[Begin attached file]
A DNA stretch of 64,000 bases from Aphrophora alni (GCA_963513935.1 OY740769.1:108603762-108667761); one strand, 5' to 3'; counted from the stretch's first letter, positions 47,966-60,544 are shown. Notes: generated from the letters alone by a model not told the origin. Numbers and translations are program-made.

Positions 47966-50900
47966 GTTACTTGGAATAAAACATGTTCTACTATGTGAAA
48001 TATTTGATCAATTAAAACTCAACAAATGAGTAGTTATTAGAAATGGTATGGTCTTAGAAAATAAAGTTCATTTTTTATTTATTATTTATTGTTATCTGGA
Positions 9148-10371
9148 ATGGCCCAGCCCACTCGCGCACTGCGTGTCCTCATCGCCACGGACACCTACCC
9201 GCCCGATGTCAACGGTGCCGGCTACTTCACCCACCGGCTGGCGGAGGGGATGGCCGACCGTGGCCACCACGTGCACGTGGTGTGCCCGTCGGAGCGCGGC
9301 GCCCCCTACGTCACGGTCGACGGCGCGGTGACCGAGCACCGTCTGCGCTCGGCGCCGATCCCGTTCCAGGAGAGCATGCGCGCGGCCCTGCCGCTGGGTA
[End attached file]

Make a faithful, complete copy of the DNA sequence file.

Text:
A DNA stretch of 64,000 bases from Aphrophora alni (GCA_963513935.1 OY740769.1:108603762-108667761); one strand, 5' to 3'; counted from the stretch's first letter, positions 47,966-60,544 are shown. Notes: generated from the letters alone by a model not told the origin. Numbers and translations are program-made.

Positions 47966-50900
47966 GTTACTTGGAATAAAACATGTTCTACTATGTGAAA
48001 TATTTGATCAATTAAAACTCAACAAATGAGTAGTTATTAGAAATGGTATGGTCTTAGAAAATAAAGTTCATTTTTTATTTATTATTTATTGTTATCTGGA
Positions 9148-10371
9148 ATGGCCCAGCCCACTCGCGCACTGCGTGTCCTCATCGCCACGGACACCTACCC
9201 GCCCGATGTCAACGGTGCCGGCTACTTCACCCACCGGCTGGCGGAGGGGATGGCCGACCGTGGCCACCACGTGCACGTGGTGTGCCCGTCGGAGCGCGGC
9301 GCCCCCTACGTCACGGTCGACGGCGCGGTGACCGAGCACCGTCTGCGCTCGGCGCCGATCCCGTTCCAGGAGAGCATGCGCGCGGCCCTGCCGCTGGGTA